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Mahatma X – A Mobtown Suite Vol.II

Mahatma X – ‘A Mobtown Suite Vol.II’ (Home Assembly Music)
Review by Paul Lockett

It could be argued that in general, the majority of albums have a progressive theme, an awareness of self and an overriding sense of continuity, explicitly describing where the artist is coming from and where they want their music to carry you. I mention this because here is an album which feels like a scrapbook of literally hundreds of ideas with only a CD-sized amount of time in which to explore them.

This is Mahatma X‘s second album for the ever-reliant Home Assembly Music label from West Yorkshire. But Mahatma X’s music is as detached from Yorkshire as you could possibly imagine. In fact, the many influences take their cues from 70’s disco via downbeat jazz to early 2000’s hip-hop and even 60’s “ba-da-ba-da-ba-ba” vocals mashed with a contemporary bassline and drums to create a fusion which sounds both familiar and yet bang up-to-date.

There are a massive 24 tracks on offer here, with some real killer tracks. I guess that the first few times you listen to the album, the short & sweet tracks will either hook you in or throw you completely off-kilter with their constant changes of tempo and complete 90 degree turns. It certainly makes for a rollercoaster ride of an album and one that pulls you back for repeated listens.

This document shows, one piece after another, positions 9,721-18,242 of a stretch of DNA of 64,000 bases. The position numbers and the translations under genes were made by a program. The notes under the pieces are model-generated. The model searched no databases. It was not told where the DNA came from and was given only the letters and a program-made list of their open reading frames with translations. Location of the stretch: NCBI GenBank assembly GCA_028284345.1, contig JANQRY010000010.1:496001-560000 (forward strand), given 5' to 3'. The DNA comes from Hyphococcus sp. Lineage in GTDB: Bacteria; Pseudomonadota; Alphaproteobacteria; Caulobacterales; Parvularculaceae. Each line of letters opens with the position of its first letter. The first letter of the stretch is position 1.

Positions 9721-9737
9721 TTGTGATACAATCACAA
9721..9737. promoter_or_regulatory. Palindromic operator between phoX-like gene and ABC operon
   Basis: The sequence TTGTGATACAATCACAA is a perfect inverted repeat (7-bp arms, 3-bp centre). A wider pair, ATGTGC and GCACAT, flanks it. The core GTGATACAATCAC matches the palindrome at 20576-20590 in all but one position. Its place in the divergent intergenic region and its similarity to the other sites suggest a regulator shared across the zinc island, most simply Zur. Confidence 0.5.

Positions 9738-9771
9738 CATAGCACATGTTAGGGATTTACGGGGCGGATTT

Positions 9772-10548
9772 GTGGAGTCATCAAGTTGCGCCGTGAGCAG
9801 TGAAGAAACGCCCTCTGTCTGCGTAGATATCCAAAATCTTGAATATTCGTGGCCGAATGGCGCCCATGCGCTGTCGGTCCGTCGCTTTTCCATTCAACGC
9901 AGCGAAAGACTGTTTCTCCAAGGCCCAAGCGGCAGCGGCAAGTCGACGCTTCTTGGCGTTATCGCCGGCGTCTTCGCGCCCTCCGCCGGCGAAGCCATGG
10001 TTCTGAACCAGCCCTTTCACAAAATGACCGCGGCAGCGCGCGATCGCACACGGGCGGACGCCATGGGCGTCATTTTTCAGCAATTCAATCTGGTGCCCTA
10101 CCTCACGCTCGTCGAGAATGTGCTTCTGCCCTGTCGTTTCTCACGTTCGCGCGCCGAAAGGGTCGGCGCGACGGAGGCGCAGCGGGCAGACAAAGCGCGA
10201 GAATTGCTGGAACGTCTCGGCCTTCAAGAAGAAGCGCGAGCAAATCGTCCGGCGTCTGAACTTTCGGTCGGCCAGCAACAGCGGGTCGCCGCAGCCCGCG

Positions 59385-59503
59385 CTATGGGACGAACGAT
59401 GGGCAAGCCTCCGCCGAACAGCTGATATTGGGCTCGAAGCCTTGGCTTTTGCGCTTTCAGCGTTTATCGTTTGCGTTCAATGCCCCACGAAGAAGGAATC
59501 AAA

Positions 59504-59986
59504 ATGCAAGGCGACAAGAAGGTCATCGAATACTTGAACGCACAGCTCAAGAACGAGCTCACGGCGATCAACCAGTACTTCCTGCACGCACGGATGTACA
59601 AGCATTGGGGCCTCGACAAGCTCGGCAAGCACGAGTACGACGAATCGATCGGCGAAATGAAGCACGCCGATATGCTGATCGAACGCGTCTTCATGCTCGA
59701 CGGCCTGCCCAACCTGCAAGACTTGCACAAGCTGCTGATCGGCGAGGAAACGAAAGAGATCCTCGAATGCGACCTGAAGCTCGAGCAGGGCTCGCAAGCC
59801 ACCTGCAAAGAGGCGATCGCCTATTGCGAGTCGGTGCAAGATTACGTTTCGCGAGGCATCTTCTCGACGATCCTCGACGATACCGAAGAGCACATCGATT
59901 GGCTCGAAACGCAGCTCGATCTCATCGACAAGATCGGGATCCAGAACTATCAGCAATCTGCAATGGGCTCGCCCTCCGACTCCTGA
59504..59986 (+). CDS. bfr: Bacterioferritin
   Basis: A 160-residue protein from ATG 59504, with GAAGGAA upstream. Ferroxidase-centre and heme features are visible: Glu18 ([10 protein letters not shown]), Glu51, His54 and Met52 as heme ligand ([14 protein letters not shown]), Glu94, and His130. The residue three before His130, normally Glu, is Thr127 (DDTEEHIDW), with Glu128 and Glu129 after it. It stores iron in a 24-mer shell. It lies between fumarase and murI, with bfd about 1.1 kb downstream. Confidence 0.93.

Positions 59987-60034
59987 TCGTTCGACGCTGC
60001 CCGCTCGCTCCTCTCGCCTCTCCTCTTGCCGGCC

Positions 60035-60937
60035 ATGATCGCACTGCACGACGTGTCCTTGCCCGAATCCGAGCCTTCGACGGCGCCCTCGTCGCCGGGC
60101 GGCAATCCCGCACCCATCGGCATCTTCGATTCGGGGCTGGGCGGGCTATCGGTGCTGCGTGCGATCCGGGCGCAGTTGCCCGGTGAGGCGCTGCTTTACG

In fact, it’s the constantly evolving nature of the album and its way of throwing a handbrake turn that will draw you back for more. That really is this album’s appeal in a nutshell. Even within the context of a single song, the whole feel of the track can change within seconds of it commencing (‘Zuuuuu’). Where the song actually arrives can be somewhere almost completely different from where it begins.

There are nods to dreampop (‘JAGUAR’), as imagined through the hazy sunglasses of A.R.Kane. ‘EMBRACE’ initially takes us deep into the basement clubs of Detroit before inviting us into a backstreet bar where Yppah is controlling the decks. ‘Tanqueray’ takes the spirit of mid-70s disco but takes its major cues from modern-day hip-hop.

‘Bmore Knights’ is a standout track. I personally only wish that it was more sort of 8 minutes rather than its lowly 2 minutes duration. It kind of fuses different songs, instruments, vocals and whatever the band could throw into the mix into one huge jam, almost in a Moby-like manner. I’m pretty certain that dancefloors would love an expanded version of it.

There’s a really nice production here too – the “feel” of the album is one of a warm, summery day. The band has created something really vibrant and exciting.

A note for all the vinyl lovers – the band has added “vinyl crackle” into the mix, meaning that if you’ve ordered the vinyl version of this album, don’t assume that it’s scratched…. those crackles are meant to be present in the mix.

Now… if there’s somebody out there who’s up to the challenge of remixing Bmore Knights and sending me an extended jam, please get in touch. I’m loving it.

A Mobtown Suite Vol.II is released on May 10th on limited-edition burgundy vinyl, black vinyl & CD.